American Marketer

Apparel and accessories

Resale, responsible design shaping sustainable fashion’s future

April 5, 2019

The RealReal focuses on sustainability through luxury consignment. Image credit: The Real Real


NEW YORK – A growing number of fashion companies are tackling sustainability issues head-on, as the industry continues to battle a reputation for being environmentally harmful.

During the “Future Friendly Wardrobe: Sustainability and Circularity in the Fashion Industry” panel at the Design Our Future conference on April 4, fashion insiders discussed how brands can be more environmentally-conscious. Emerging brands are focusing on strategies including reselling, limiting inventory and creating multifunctional items.

“We are huge believers in the circular economy,” said Allison Sommer, director of strategic initiatives at The RealReal. “How can we extend the life of luxury items?

“Not only is it a democratization of luxury and access, it also helps us get more value out of something that is already produced and had that [environmental] impact on the planet,” she said.

The Design Our Future conference was hosted by the United Kingdom’s Department for International Trade and the British Consulate General New York.

Sustainable strategies
Luxury resale on platforms such as The RealReal is one of the most accessible ways for consumers to lean into more sustainable shopping practices.

The fashion market category that relies on consigning high-end apparel and accessories is witnessing a period of enormous growth, outpacing the full-price segment of its industry by 20 percent, according to a report from Fung Global Retail & Technology. The entire resale industry is expected to grow from $18 billion in 2016 to $33 billion by 2021 (see story).

Misha Nonoo

Misha Nonoo offers on-demand sustainable fashion. Image credit: Misha Nonoo

“The idea of resale is not new,” Ms. Sommer said. “It is the accessibility of it that we are excited to bring to a mainstream level.

“I don’t think we’re giving consumers enough credit,” she said. “People consign with The RealReal because of the environmental impact.”

In tandem with National Consignment Day, The RealReal launched its Sustainability Calculator to show how secondhand sales can have a positive effect on the planet. The platform’s calculations show that it has offset the equivalent of 65 million car miles in greenhouse gasses and energy saving since 2012 in regards to women’s apparel (see story).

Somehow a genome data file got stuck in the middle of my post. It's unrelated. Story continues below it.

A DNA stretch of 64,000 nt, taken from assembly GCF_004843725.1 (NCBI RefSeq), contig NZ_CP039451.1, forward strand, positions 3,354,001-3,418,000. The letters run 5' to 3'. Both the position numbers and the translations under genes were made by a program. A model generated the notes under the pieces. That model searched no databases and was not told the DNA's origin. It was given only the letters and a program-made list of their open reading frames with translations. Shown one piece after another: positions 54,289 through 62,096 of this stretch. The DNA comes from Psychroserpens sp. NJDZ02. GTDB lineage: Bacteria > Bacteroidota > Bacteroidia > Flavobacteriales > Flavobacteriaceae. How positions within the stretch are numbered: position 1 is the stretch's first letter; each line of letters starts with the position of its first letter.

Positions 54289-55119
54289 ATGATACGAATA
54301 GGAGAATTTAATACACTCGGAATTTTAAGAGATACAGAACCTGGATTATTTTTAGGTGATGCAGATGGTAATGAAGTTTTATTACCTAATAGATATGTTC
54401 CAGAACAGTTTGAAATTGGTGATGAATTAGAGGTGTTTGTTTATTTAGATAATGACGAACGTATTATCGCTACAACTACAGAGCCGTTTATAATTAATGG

While reselling reduces waste by extending the lifecycle of high-quality items, overstock poses another challenge.

“Excess inventory is one of the largest contributors to pollution,” said Lindsey Saletta, chief operating officer at Misha Nonoo, New York. “Extra product is not sustainable financially either.”

Swiss conglomerate Richemont and British fashion house Burberry are among the luxury companies that have recently come clean about destroying finished goods to prevent items from being sold in the “gray market,” a strategy used to avoid diminishing their brand and protect intellectual property (see story).

U.S.-based fashion label Misha Nonoo combats this issue by making all pieces made-to-order, reducing the amount of materials used and eliminating excess inventory. Currently, the brand has a turnaround time of two days before shipping out apparel.

“A sustainable business also has to be profitable,” Ms. Saletta said. “How do you create that sustainable business model that is scalable?”

Deploy London

Deploy London designs multifunctional womenswear. Image credit: Deploy London

British sustainable clothing brand Deploy London has a similar strategy to Misha Nonoo. Its clothing is multifunctional with ethically-sourced materials, and customers are encouraged to send items back if repairs are needed rather than disposing of the clothing.

“It is all about the people and how we can make clothing better,” said Dr. Bernice Pan, founder and creative director of Deploy London.

Beyond brands
As the sustainable fashion industry continues to evolve, panelists emphasized that more established brands need to take environmental responsibility as well.

“Fashion is paradoxical,” Dr. Pan said. “To make money, you have to make more products.”

According to the Responsible Luxury Initiative, companies should protect resources by using less and recycling more, using business strategies and philanthropic efforts to positively benefit society and being transparent about their progress to engage more investors and consumers.

Luxury fashion brands are encouraged to invest in the protection and restoration of crucial ecosystems. This will help keep raw materials, such as wool, leather and cotton, available for those same luxury retailers.

High-end brands can also use their influence to promote the development of more innovative and sustainable materials (see story).

While consumer choice has contributed to the growth of sustainable brands, regulation and customer education is also important.

For instance, New York City lawmakers have introduced anti-fur legislation that would ban the manufacturing and sale of animal pelts or apparel. There is recent precedent for citywide fur bans, with a fur ban going into effect in San Francisco earlier this year (see story).

“Existing large businesses are rather glacial in their approaches to sustainability,” Misha Nonoo’s Ms. Saletta said. “We have to create a cultural conversation around ‘less is more’ that happens around storytelling.”